Patrick Browne (c. 1720 – 1790)


Associate Professor Marc Caball (School of History, University College Dublin)


Associate Professor Catherine Cox (Director, UCD Centre for the History of Medicine in Ireland & School of History, University College


Patrick Browne (c. 1720 – 1790), an Irish botanist and physician in the West Indies


UCD Centre for the History of Medicine in Ireland Seminar Series, 28 September 2017


Patrick Browne was a significant figure among scholars of botany and tropical medicine in the eighteenth century. Born in county Mayo around the year 1720, Browne’s publication in 1756 of The civil and natural history of Jamaica was important contemporaneously in terms of the development of botanical nomenclature and the discovery of plants previously unknown to European experts.  Although his original contribution to the science of botany was recognised by his better known peer, the Swedish naturalist Carl Linnaeus, Browne has been described recently as a ‘bit of an enigma and is scarcely celebrated in his native land’.

In fact, Browne was the first English-speaking botanist to deploy Linnaeus’ binary system of plant classification in a published study. Moreover, Browne discovered many plants which he could not accommodate within the Linnaean system of classification and described them in terms of new genera. It is proposed to review the career of Browne with particular reference to his writings on the botany of the West Indies. It is also argued that Browne is culturally significant not just because of his Caribbean research. On his return to Ireland in 1770, Browne began work on a study of plants in Galway and Mayo listing their names in Latin, English and Irish.

Browne’s experience provides a fascinating case study of a medical doctor raised within an Irish-speaking environment, educated on the continent and working as a physician and botanist in the West Indies. If Browne succeeded in incorporating knowledge of Gaelic botanical terminology within a contemporary global template of such expertise, his achievement is singular in the context of contemporary Gaelic scholarship which was largely characterised by an insular focus and manuscript dissemination. It is suggested that Browne’s incorporation of Irish terminology within a comparative context illustrates a broader epistemological weakness within Gaelic intellectual life in the eighteenth century.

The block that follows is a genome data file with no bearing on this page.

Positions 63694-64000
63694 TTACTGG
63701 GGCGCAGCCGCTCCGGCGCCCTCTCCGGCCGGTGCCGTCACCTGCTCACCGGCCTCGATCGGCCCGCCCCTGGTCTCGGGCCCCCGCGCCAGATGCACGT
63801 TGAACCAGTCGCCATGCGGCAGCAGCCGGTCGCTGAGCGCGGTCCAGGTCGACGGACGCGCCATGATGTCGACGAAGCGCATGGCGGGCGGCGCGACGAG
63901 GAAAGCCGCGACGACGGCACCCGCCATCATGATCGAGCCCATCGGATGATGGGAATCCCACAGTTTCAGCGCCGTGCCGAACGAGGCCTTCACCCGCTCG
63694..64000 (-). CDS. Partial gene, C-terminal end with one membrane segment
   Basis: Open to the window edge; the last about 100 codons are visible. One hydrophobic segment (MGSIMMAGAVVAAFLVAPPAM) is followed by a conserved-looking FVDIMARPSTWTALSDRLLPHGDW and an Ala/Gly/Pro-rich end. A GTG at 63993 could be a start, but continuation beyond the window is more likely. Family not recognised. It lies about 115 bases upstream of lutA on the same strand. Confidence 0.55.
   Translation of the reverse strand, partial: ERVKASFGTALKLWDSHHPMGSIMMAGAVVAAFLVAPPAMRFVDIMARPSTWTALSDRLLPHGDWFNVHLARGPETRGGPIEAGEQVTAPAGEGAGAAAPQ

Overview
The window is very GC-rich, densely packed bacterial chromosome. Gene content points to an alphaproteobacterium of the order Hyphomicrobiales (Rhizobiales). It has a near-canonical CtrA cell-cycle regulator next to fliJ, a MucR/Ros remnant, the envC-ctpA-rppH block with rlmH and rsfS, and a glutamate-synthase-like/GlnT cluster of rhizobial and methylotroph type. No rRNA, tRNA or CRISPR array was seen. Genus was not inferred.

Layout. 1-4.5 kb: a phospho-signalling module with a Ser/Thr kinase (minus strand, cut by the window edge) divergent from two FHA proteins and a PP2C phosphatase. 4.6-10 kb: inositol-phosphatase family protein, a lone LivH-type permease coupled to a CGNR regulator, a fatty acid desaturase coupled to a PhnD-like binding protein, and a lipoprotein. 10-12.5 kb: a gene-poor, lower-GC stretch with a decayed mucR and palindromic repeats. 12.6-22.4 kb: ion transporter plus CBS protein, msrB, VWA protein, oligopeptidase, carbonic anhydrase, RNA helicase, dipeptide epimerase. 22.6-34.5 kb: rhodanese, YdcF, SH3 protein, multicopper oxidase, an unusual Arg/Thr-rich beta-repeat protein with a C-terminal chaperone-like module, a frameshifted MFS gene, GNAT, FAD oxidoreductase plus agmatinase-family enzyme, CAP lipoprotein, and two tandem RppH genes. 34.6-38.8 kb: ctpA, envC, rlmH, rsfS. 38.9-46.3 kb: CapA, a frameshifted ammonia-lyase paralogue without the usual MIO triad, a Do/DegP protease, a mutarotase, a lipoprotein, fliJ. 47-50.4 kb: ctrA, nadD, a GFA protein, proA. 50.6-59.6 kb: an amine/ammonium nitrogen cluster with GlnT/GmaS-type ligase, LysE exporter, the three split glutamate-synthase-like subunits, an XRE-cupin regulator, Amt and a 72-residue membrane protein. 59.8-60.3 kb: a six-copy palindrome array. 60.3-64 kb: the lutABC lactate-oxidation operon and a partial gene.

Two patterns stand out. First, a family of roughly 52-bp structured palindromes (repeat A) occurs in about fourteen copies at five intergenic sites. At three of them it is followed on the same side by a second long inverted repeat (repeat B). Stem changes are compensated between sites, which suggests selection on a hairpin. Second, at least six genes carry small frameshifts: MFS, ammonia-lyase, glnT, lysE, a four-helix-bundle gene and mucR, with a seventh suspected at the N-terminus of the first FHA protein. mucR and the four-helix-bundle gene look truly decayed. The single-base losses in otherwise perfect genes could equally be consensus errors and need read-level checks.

Marc Cable

Marc Caball is an historian and senior lecturer in UCD School of History. He is the lead investigator on the Irish Research Council funded project Mapping readers and readership in Dublin, 1826-1926: a new cultural geography. His research centres on the cultural history of early modern Ireland in an Atlantic context. He has extensive experience of research policy and funding at national and European levels.  He was chairman of the COST (European Cooperation in Science and Technology) Domain Committee for Individuals, Cultures, Societies and Health from 2008 to 2014. He is a council member of the Irish Texts Society and a board member of the Graduate School of Creative Arts and Media (GradCAM). He is on the management committee of COST Action 15137 (European Network for Research Evaluation in the Social Sciences and the Humanities) He served as director of the UCD Humanities Institute during the period 2005-2011 and the UCD Graduate School of Arts and Celtic Studies between 2006 and 2011. He was the director of the Irish Research Council for Humanities and Social Sciences (IRCHSS) between 2001 and 2005.  He was the first director of the cultural agency Ireland Literature Exchange. He was awarded a D.Phil. from the University of Oxford where he held a Sir John Rhys Studentship in Celtic Studies at Jesus College. He is a former scholar of the Dublin Institute for Advanced Studies. He holds an MBS in Management and Organisational Studies from UCD Michael Smurfit Graduate Business School. He is a Fellow of the Royal Historical Society and a member of the Irish Humanities Alliance.

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